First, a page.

2. Anna says:

      JP I’ve seen 400mbps on Three – in a field with nothing else for miles. I was on a train mind and we were stationary.

      Apart from that across the country – 10 at best:(

    3. JP says:

      Anna – I’ve achieved over 1Gbps on one mast with Three, this was a fairly urban mast to, but at most masts 5G waived around an average of 150mbps,

      I can’t say I’ve seen 5G performance as bad as 4G on Three but my testing currently is finding that mast sites need reconfiguration and kit upgrades to initially better serve their areas and then backhaul will need upgrades to support the bandwidth required.

      This morning I was rudely awoken by neighbours at 5am, so lying in bed I tested 4G and saw it get about 40Mb/s and now its back to a couple megabits, however this mast doesn’t seem to offer 256QAM modulation on the downstream and caps out at 64QAM, and during day struggles to get above 16QAM which is suggesting a hardware upgrade is needed.

      Hopefully now the networks have scope of the future there will be a quick adoption of new kit that supports their existing and newly gained licensing and they’ll start moving in the right direction.

  3. JP says:

    Will be interesting to see how fast these licenses can be adapted to existing NR-NSA infrastructure, based on the amount of ‘upgrade’ work Vodafone had showing the past couple of weeks at existing 5G sites I’m guessing the switches will be flicked as the ink dries.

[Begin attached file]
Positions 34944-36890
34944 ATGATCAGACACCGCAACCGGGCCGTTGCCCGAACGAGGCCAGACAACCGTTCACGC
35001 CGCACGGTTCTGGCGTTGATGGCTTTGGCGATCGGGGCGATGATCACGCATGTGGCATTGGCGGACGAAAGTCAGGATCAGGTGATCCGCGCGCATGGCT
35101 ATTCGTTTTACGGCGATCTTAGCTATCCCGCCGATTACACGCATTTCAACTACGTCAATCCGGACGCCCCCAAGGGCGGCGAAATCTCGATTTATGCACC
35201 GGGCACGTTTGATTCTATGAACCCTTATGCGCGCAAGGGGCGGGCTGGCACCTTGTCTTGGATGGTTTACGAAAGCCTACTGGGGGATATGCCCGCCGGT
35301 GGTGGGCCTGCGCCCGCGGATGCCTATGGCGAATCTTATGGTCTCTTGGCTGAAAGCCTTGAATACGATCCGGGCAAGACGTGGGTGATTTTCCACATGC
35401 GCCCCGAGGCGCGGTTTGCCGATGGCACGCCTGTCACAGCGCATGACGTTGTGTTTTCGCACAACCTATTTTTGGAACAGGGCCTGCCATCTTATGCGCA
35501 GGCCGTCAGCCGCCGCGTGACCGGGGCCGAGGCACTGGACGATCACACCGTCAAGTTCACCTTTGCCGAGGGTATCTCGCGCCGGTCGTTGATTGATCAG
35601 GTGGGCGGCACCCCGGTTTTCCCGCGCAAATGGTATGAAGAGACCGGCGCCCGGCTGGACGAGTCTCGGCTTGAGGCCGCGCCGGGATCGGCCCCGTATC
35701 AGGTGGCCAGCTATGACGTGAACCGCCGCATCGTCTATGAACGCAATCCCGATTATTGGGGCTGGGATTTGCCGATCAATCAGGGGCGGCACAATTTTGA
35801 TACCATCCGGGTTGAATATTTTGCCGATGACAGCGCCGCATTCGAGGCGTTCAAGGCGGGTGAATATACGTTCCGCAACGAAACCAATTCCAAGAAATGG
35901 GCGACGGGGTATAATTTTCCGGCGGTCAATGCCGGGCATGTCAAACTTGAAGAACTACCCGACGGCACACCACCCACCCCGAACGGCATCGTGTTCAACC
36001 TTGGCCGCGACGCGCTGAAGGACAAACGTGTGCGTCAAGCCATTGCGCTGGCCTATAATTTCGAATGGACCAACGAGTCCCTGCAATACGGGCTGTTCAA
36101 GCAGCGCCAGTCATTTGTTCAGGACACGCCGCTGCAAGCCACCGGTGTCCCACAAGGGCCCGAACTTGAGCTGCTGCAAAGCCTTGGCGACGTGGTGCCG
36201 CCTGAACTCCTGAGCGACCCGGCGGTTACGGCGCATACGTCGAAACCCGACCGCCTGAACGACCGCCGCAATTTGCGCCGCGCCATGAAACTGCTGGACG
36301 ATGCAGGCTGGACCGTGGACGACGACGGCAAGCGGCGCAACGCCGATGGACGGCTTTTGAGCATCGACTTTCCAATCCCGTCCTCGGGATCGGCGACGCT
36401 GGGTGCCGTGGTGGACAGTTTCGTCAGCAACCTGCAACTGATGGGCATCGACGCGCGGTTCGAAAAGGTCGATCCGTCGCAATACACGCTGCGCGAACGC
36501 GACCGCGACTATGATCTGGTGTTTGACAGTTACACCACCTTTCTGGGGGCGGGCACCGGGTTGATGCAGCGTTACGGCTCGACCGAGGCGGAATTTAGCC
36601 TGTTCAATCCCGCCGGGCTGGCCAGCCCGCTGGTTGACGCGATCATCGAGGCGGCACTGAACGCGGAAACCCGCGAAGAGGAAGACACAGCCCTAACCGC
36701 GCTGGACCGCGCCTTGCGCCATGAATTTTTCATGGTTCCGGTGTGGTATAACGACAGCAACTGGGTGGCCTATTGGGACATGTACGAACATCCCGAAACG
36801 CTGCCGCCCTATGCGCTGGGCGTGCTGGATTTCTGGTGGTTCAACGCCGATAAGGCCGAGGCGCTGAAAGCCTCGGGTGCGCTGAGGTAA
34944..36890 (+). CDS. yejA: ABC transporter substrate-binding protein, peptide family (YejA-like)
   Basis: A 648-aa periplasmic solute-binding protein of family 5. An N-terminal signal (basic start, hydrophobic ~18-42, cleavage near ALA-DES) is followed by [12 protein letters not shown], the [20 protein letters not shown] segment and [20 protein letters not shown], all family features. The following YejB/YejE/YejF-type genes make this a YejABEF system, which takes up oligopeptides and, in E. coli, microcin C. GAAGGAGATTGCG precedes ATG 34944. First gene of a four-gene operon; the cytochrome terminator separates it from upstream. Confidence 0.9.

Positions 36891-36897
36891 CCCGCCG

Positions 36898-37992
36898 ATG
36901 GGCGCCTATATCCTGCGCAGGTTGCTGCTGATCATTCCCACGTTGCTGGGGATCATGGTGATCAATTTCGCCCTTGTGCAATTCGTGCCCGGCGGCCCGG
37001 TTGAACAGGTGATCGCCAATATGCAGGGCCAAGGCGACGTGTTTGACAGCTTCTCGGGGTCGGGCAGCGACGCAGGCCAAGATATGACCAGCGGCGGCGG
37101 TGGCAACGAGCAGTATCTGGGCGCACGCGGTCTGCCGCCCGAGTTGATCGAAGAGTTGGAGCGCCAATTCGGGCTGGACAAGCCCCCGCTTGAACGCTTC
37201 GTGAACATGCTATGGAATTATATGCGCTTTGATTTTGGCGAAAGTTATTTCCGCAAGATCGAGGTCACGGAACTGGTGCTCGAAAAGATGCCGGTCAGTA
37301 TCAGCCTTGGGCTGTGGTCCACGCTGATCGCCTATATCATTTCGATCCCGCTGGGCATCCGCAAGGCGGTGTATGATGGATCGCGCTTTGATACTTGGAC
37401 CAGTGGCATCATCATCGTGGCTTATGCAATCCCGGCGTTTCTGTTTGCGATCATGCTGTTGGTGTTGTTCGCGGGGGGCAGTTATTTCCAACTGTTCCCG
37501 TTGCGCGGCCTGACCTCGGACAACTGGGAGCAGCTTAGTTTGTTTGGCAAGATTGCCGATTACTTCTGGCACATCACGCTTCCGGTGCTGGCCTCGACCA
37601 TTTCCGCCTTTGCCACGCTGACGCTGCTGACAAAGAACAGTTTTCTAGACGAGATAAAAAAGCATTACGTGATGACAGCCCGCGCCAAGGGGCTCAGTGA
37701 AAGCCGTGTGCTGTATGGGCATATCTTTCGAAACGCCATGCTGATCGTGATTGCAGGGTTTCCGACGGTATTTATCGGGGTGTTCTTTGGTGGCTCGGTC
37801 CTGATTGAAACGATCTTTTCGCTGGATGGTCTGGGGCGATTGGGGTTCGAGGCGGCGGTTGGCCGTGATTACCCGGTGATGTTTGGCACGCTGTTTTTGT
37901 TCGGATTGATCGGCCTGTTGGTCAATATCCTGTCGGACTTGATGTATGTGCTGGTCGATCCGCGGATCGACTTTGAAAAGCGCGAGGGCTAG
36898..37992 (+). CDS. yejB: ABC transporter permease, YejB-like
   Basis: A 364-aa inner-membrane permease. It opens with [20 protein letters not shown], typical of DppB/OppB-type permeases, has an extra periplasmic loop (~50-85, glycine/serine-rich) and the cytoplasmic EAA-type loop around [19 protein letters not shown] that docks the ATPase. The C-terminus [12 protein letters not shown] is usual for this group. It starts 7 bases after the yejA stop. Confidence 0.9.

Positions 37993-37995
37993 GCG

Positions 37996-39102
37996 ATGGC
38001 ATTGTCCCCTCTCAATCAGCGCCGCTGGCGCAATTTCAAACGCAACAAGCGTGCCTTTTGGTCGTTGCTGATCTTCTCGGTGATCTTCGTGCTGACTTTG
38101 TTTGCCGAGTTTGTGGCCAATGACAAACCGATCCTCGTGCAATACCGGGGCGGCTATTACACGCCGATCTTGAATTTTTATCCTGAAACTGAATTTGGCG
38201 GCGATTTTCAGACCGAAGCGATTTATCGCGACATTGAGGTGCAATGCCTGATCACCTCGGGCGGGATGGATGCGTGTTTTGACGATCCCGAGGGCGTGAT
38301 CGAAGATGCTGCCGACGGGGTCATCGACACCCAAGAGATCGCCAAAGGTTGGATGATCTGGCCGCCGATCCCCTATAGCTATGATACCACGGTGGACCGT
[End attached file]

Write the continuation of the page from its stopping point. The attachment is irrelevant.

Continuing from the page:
4. Michael V says:

    Yes it’s quite exciting.
    So happy Three have got a good block.
    Vodafone haven’t bid for any 700mghz, they got 900 & 800 they can refarm for 5G-NR.

    1. JP says:

      They’ve got about 17mhz of paired spectrum at 900mhz, I doubt they’ll mess with Band 20 as its their anchor for NR-NSA afterall.

    2. Santi says:

      So this is basically bad news for those on Vodafone. No matter what they say, had they wanted to avoid the 700 MHz from the beginning their 3600/3800 network would have already covered London entirely. It is true that they have a lot of 2600 and also 1400 but their 900 MHz band is split into 2/3/4G. Are they killing 3G already? Because they are using 2100mhz for 3G. This means a fast 5G… but only outdoors for years. Even O2 with double the amount of users and half the spectrum will have better 5G

    3. JP says:

      Can’t see it being bad news for Vodafone customers, as I’ve said already they have enough low band spectrum to fulfil 5G requirements, the additional spectrum they have for use is just a bonus.